What’s an American to make of Boris Johnson?
Not the person-on-the-street American, who may look at a photograph of the new British conservative leader and think they’re being asked to identify an aging 1970s glam rocker.
I’m talking about the US media analysts and commentators who get paid to think about politics and, occasionally, cast their eyes across the oceans to see what the rest of the world is up to.
At this point in US history, it’s hard for Americans to view any major political event outside the context of the rise and rule of Donald Trump – the crashing cacophony that drowns out all other thought.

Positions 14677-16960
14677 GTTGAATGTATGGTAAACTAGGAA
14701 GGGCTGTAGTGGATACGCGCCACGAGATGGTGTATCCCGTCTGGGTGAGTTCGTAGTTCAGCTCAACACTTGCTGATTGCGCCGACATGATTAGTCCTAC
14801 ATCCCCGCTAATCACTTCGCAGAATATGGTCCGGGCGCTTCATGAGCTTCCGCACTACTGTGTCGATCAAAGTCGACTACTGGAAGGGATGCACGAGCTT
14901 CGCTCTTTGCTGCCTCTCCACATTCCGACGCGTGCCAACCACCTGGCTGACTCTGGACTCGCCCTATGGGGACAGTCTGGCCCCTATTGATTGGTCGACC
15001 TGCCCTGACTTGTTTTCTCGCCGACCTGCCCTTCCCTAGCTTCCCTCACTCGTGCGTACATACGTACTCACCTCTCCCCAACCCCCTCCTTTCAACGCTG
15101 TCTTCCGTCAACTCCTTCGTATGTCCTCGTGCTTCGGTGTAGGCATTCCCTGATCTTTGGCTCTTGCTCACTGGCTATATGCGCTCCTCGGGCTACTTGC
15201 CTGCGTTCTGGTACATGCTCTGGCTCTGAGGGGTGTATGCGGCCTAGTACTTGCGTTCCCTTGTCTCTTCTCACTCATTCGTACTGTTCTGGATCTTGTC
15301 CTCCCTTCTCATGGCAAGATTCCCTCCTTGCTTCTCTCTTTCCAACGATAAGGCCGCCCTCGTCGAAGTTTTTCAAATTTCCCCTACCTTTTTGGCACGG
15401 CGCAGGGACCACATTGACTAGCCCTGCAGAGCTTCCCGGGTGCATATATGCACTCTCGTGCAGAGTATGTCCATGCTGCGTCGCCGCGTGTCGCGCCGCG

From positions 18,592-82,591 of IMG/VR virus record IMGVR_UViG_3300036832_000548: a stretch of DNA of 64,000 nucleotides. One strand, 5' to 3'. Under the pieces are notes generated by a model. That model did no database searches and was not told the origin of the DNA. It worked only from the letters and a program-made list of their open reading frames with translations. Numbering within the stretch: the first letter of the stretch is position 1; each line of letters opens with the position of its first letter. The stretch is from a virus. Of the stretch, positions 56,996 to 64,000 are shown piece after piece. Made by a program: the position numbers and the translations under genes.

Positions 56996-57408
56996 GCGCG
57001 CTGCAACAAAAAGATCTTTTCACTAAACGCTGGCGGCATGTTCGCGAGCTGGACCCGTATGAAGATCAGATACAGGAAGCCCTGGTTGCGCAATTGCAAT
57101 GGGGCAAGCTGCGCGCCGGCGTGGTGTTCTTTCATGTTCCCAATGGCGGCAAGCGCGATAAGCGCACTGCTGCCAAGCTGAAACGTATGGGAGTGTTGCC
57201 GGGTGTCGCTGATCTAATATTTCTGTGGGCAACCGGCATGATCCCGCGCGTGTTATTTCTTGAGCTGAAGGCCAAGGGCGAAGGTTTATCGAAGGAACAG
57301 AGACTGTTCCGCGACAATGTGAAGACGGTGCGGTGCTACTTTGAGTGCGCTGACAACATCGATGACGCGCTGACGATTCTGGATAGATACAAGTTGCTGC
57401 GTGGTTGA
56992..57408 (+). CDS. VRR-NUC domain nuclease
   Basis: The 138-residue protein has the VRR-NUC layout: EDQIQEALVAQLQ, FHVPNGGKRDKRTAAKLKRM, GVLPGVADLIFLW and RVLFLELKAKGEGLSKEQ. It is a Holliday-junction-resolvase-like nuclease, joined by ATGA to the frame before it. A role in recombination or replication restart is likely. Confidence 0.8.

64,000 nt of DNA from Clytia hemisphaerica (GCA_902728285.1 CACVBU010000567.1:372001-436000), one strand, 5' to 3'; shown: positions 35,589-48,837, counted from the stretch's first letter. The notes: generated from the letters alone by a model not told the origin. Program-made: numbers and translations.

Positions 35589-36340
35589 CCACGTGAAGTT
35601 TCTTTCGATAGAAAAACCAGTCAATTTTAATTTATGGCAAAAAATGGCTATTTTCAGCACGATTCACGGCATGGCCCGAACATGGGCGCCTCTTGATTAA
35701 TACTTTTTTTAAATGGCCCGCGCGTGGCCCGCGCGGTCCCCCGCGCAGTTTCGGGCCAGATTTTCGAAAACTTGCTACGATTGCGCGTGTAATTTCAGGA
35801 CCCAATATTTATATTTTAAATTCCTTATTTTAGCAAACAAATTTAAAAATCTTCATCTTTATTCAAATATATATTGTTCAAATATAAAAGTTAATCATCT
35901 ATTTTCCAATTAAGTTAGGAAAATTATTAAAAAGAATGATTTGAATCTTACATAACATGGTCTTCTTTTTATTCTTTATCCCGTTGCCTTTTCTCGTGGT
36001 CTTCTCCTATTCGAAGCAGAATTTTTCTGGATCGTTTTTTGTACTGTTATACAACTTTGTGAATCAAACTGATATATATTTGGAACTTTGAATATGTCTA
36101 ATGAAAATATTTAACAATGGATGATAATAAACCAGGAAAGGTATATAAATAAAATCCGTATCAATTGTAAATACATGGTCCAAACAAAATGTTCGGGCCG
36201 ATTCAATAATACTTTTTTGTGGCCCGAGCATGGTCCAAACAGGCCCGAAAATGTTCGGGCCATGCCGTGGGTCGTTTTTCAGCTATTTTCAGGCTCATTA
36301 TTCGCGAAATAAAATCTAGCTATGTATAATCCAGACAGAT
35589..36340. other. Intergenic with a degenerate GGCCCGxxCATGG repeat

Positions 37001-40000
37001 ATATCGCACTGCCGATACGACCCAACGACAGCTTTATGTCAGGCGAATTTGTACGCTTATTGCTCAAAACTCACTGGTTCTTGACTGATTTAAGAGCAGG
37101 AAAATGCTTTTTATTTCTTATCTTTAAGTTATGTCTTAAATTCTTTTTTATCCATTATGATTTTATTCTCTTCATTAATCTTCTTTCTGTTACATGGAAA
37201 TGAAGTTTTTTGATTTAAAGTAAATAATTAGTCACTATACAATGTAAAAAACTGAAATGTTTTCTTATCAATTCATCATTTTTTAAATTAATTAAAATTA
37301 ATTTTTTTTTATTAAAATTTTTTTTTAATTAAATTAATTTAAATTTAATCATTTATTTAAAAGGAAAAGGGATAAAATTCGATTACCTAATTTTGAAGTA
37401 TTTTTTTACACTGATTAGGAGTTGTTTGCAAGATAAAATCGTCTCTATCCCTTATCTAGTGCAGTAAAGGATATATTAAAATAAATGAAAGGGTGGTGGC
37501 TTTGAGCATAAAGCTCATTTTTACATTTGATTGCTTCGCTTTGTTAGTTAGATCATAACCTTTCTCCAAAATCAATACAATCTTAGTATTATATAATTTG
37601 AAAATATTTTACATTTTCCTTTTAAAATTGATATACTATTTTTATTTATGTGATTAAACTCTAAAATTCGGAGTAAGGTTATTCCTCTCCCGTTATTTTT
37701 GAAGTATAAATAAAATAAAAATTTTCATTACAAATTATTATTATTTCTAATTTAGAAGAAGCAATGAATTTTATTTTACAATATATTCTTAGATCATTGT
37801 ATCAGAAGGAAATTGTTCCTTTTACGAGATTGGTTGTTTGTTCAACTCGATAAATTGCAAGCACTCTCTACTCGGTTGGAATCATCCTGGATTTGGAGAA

Emmanuel Macron is elected president of France? A rebuke of Trumpism!
The Liberal/National right-leaning coalition prevails in Australia? Trumpism triumphs!
Such is the case with the Mr Johnson. The comparisons between the two Anglophone leaders have come fast and furious – some facile and others more nuanced. Even Mr Trump himself got in on the game, in a speech in Washington on Tuesday afternoon.
“He’s tough and he’s smart,” Mr Trump said of Mr Johnson. “They call him ‘Britain Trump’, and it’s people saying that’s a good thing. They like me over there. That’s what they wanted. That’s what they need.”
There are plenty of other opinions, of course – that Mr Johnson is either the second coming of Donald Trump in a good way or in a bad way; a British original or a knock-off nationalist.